Robinhood to Acquire “Smart Credit Card” Company X1
Two major FinTechs are coming together as the stock trading app Robinhood has announced plans to purchase credit card startup X1.
About the deal:
In a press release, Robinhood revealed that it intends to acquire X1 for an estimated total of $95 million. The transaction will be all cash and is expected to close in the third quarter of this year. As part of the deal, X1 team members will be joining Robinhood, including co-founders Deepak Rao and Siddharth Batra. Moreover, Rao will become GM of Credit Cards for Robinhood, reporting to Robinhood CEO and co-founder Vlad Tenev.
X1 bills itself as “the smartest credit card ever made.” Officially launched in 2022, one of the stated selling points is the potential for higher credit limits since the company’s algorithm takes both current and future income into account. The card also boasts a sleek metal design and carries no annual fee.
As for rewards, cardholders can earn a base rate of 2x points on all purchases. However, those who spend at least $1,000 on the card per month can earn 3x points instead — up to a total of $7,500 per month in spending. Additionally, cardholders can earn boosts to their point accrual (earn 4x, 5x, or even 10x) by successfully referring friends to the card. These points can then be redeemed for purchases from select brands or for cashback, although redemption rates may vary.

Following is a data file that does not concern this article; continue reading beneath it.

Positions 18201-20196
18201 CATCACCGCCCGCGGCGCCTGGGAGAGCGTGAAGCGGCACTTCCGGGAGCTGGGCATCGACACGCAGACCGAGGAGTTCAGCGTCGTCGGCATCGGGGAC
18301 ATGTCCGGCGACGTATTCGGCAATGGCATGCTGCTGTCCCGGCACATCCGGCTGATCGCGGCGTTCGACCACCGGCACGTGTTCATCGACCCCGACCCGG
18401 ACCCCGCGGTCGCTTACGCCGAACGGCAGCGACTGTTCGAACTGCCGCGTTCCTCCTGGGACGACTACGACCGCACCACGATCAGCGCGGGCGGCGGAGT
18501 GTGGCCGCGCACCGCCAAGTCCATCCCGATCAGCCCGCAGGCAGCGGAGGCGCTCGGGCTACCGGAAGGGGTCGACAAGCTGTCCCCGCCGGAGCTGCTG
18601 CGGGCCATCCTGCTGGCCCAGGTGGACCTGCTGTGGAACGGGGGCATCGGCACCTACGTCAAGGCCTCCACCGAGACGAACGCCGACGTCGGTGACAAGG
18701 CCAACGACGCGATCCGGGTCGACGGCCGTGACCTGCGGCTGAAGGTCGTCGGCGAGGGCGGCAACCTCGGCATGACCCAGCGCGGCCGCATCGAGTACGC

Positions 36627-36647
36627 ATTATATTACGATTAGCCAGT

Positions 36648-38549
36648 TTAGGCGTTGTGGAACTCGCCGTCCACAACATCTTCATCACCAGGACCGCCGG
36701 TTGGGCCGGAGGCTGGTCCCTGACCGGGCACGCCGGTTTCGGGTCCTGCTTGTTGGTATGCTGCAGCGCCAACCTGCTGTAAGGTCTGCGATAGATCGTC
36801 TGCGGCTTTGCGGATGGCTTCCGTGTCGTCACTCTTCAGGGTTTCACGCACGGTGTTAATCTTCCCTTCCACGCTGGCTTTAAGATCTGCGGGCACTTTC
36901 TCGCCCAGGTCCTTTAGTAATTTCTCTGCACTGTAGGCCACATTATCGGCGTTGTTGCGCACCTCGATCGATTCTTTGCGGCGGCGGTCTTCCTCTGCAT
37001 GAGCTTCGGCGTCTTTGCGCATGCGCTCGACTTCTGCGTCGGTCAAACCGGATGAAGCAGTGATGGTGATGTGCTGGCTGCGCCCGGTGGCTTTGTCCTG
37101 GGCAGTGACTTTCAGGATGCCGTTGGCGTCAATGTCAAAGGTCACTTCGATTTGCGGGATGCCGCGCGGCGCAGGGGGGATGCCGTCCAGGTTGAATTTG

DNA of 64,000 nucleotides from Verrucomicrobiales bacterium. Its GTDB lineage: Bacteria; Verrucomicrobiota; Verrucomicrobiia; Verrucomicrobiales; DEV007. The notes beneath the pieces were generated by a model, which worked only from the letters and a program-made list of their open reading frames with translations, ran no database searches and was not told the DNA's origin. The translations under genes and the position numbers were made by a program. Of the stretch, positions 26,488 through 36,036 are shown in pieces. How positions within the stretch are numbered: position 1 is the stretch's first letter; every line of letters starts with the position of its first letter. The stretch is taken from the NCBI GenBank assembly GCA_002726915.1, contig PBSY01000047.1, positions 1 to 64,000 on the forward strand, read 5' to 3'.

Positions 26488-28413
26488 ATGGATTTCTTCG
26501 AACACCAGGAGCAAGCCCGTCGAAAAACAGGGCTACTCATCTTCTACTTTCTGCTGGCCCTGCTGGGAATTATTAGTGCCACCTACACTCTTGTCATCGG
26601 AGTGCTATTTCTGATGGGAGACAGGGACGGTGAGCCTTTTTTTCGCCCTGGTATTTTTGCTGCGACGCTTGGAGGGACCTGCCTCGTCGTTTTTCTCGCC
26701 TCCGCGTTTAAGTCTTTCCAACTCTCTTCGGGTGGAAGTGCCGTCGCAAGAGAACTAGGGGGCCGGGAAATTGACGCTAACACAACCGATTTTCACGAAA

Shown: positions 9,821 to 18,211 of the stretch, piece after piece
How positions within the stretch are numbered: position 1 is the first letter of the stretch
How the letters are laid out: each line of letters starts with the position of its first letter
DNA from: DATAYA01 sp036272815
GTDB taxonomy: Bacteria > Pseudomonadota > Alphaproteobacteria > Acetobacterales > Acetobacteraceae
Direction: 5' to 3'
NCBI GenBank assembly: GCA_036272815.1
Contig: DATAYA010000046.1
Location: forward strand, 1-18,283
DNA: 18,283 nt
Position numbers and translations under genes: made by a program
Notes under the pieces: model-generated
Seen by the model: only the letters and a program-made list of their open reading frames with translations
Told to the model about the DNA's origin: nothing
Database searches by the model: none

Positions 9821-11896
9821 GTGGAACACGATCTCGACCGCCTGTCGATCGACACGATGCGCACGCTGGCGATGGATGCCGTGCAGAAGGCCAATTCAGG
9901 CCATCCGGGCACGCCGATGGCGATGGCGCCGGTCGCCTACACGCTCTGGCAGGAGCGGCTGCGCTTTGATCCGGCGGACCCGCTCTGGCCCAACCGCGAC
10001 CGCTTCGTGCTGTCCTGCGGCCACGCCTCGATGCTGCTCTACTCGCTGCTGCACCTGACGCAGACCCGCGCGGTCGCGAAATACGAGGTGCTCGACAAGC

More recently, the company opened the waitlist for a new product called X1+. This take on the card would focus more on travel by including additional perks as well as earning 4x points on Expedia, Hotels.com, and VRBO purchases. Unlike the regular X1 card, though, the X1+ would carry an annual fee of $75. While this new card was expected to arrive this summer, it’s unclear whether this acquisition will have an impact on its rollout.
What they’re saying:
In a blog post announcing the news, Robinhood wrote that “Providing people with access to a no-fee credit card aligns with our mission to democratize finance for all.” Additionally, Tenev stated, This acquisition will bring us closer towards our goal of serving the entirety of our customers’ critical financial needs. Together with X1, Robinhood will now be able to offer our customers access to credit.”
On the other end of the transaction, Rao said of the deal with Robinhood, “When founding X1, we set out to create a different kind of credit card with an unparalleled experience for customers, similar to Robinhood’s mission to make our financial markets more accessible to all. We share the same ethos and joining together with Robinhood we’ll be able to offer an enhanced credit card experience.”
In many ways (and for reasons that both companies have stated), the merging of Robinhood and X1 makes a lot of sense. As a matter of fact, when looking on X1’s site, I noticed a section for buying stocks with points — with the image featured even resembling Robinhood’s interface. To me, those are the types of integrations that could work quite well.
Of course, being the nerd that I am, I do wonder how this proposed acquisition could affect some already-announced projects — namely X1+. Considering that Robinhood specifically calls out the “no-fee” aspect of X1 as a reason why the companies align, it might be a bit strange to launch an annual fee product just before the merger. Then again, as long as the no-fee option exists, I don’t see this being too much of an issue for Robinhood (aside from the fact that I don’t think the X1+ card itself seems too appealing).
Speaking as someone who is still an overall fan of Robinhood despite its many controversies and missteps over the years, I’m honestly excited to see what X1 looks like in their hands. Now I just fear that I’ll have to end up getting this card to review…